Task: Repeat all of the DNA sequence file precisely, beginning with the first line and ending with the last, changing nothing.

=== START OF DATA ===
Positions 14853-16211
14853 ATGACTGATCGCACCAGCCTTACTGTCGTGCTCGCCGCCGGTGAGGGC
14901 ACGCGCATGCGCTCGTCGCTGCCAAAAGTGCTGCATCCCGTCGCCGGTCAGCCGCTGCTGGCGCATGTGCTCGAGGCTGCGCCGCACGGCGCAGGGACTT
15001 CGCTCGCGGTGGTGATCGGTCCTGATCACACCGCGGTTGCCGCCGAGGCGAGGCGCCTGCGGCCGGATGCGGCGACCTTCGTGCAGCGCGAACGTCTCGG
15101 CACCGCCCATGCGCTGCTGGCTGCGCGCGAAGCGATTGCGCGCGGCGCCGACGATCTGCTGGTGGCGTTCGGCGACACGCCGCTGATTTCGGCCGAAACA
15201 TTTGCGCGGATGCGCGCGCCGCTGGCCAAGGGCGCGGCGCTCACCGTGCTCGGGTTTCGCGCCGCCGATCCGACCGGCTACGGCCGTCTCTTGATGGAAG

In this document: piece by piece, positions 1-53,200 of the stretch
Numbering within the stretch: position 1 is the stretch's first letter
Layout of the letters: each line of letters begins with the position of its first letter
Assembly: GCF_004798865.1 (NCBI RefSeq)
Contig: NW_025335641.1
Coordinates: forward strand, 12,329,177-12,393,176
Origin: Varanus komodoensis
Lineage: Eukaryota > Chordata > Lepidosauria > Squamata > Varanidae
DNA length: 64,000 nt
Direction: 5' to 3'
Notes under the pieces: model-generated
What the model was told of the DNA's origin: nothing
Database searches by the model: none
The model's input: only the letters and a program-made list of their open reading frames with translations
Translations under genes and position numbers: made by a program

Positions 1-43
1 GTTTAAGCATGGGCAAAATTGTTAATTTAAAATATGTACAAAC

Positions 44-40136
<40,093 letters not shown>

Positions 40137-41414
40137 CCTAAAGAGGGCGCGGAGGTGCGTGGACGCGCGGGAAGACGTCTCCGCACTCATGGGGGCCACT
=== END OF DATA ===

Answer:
Positions 14853-16211
14853 ATGACTGATCGCACCAGCCTTACTGTCGTGCTCGCCGCCGGTGAGGGC
14901 ACGCGCATGCGCTCGTCGCTGCCAAAAGTGCTGCATCCCGTCGCCGGTCAGCCGCTGCTGGCGCATGTGCTCGAGGCTGCGCCGCACGGCGCAGGGACTT
15001 CGCTCGCGGTGGTGATCGGTCCTGATCACACCGCGGTTGCCGCCGAGGCGAGGCGCCTGCGGCCGGATGCGGCGACCTTCGTGCAGCGCGAACGTCTCGG
15101 CACCGCCCATGCGCTGCTGGCTGCGCGCGAAGCGATTGCGCGCGGCGCCGACGATCTGCTGGTGGCGTTCGGCGACACGCCGCTGATTTCGGCCGAAACA
15201 TTTGCGCGGATGCGCGCGCCGCTGGCCAAGGGCGCGGCGCTCACCGTGCTCGGGTTTCGCGCCGCCGATCCGACCGGCTACGGCCGTCTCTTGATGGAAG

In this document: piece by piece, positions 1-53,200 of the stretch
Numbering within the stretch: position 1 is the stretch's first letter
Layout of the letters: each line of letters begins with the position of its first letter
Assembly: GCF_004798865.1 (NCBI RefSeq)
Contig: NW_025335641.1
Coordinates: forward strand, 12,329,177-12,393,176
Origin: Varanus komodoensis
Lineage: Eukaryota > Chordata > Lepidosauria > Squamata > Varanidae
DNA length: 64,000 nt
Direction: 5' to 3'
Notes under the pieces: model-generated
What the model was told of the DNA's origin: nothing
Database searches by the model: none
The model's input: only the letters and a program-made list of their open reading frames with translations
Translations under genes and position numbers: made by a program

Positions 1-43
1 GTTTAAGCATGGGCAAAATTGTTAATTTAAAATATGTACAAAC

Positions 44-40136
<40,093 letters not shown>

Positions 40137-41414
40137 CCTAAAGAGGGCGCGGAGGTGCGTGGACGCGCGGGAAGACGTCTCCGCACTCATGGGGGCCACT